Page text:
I don't grasp your concept of a big CSS load, but I'll play along. I'm not sure you even try to make a valid point, since you don't give out any viable alternative solution, but...
To minimize data traffic, you suggest something like this: browser sniffing/device width detection and sending just enough CSS (along with "just enough" from other resources) for one page alone. This, following your smaller CSS file logic further.
When the user switches from portrait to landscape or vice-versa, bad UX: waiting for additional resources to download, render again.
When the user goes to another page, bad UX: waiting for distinct additional resources to download, along with the content, render again.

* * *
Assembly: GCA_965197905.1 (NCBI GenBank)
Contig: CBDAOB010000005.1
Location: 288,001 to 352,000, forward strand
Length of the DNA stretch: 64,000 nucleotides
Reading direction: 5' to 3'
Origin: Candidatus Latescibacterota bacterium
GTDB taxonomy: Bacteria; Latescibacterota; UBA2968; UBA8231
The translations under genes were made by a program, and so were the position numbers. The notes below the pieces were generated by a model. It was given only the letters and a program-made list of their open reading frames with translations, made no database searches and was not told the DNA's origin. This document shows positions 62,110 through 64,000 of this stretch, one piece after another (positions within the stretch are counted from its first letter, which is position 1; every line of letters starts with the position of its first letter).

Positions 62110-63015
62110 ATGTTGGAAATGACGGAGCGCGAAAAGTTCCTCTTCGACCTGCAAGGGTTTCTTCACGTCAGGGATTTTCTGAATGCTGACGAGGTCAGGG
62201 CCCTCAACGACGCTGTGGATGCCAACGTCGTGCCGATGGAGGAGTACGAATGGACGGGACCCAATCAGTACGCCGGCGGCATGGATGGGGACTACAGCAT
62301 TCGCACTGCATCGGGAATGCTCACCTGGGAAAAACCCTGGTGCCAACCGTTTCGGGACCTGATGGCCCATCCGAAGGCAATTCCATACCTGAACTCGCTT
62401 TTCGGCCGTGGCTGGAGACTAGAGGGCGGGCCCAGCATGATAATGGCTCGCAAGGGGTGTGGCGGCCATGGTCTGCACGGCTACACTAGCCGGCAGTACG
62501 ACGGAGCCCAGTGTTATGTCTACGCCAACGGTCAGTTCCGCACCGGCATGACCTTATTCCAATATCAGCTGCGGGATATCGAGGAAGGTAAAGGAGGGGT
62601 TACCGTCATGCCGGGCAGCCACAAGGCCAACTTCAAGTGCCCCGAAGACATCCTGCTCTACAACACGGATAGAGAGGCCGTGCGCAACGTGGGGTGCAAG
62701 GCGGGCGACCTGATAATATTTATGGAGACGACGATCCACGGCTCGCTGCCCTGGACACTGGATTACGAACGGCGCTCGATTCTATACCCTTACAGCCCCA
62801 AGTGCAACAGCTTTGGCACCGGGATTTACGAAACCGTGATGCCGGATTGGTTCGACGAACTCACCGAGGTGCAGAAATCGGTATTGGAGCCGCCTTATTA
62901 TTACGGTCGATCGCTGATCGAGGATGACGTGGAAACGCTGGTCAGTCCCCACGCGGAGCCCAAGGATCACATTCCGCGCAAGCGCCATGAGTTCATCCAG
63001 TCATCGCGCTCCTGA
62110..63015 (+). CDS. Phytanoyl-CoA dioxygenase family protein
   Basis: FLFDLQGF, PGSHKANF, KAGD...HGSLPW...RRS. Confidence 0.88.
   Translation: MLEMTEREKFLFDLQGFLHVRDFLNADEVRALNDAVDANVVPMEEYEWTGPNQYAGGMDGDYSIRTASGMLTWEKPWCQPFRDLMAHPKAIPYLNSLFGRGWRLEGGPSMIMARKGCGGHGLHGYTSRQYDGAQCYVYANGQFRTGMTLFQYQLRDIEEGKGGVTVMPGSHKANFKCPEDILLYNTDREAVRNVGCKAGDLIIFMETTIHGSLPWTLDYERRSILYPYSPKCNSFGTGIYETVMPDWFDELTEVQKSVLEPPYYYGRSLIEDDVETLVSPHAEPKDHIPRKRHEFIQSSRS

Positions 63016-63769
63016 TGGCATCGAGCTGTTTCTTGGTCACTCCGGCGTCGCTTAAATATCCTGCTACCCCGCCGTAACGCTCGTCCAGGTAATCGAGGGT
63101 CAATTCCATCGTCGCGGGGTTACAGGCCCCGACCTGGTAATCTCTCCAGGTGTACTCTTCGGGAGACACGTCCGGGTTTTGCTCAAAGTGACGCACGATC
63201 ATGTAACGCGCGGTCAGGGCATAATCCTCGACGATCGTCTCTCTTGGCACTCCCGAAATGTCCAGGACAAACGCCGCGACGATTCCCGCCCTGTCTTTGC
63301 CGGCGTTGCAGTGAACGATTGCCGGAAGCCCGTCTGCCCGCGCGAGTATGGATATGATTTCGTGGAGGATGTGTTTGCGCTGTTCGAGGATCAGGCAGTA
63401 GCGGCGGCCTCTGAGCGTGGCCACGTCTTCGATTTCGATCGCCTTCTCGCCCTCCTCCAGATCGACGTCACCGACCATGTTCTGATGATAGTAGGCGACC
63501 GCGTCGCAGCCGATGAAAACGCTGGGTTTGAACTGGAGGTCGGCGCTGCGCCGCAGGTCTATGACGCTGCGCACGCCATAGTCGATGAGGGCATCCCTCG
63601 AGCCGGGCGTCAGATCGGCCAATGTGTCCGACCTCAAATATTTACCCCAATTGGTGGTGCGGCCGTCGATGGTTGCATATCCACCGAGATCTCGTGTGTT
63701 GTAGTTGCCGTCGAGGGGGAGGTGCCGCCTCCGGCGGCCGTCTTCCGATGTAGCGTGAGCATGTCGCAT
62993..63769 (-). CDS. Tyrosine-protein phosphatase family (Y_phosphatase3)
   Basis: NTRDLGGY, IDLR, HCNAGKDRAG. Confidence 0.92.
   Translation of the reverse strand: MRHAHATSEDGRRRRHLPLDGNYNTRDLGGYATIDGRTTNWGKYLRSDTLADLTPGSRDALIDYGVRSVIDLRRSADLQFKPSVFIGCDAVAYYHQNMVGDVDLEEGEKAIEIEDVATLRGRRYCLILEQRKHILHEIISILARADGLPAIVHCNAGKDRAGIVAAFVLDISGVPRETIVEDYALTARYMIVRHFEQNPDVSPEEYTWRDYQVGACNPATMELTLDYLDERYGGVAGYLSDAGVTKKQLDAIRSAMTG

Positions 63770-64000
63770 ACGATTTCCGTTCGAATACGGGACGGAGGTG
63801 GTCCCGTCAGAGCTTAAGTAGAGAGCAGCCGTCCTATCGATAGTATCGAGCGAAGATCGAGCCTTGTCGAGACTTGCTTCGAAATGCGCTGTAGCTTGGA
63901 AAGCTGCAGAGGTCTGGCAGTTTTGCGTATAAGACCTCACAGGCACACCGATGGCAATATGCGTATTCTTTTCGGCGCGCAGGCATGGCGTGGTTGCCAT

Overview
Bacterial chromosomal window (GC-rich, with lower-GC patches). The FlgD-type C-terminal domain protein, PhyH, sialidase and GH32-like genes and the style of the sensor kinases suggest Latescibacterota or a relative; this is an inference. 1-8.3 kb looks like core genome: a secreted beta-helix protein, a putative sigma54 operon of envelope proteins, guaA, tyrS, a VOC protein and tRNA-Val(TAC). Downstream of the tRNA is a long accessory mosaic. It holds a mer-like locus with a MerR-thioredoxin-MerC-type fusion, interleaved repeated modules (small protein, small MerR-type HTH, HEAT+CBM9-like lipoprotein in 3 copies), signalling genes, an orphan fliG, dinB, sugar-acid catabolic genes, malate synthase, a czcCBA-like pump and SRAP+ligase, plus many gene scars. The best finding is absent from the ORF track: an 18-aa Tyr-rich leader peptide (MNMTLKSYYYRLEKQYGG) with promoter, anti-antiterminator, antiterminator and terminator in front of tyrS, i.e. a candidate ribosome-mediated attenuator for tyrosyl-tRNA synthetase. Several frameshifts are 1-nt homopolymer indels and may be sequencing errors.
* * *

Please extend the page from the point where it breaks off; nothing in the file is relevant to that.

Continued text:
Can you spot a bad pattern here? You're thinking distinct pages, when you should be thinking entire websites.
Also, media queries are not for traffic control, are they? Why would you hold that against them beats me! Reusable, cached resources make for inexpensive traffic and good UX.
As a side note, CCs were not adopted across UAs for a reason. There is no need for them. Aside the "repair me" reason for bad UAs.
... or you could build a m.* version for a your page. This is the only other viable (really?) solution we have. You're pro that?
Let the user worry about data plans. You worry about things that regard you: reusable, cached, well thought resources... and the best UX (which means media queries also).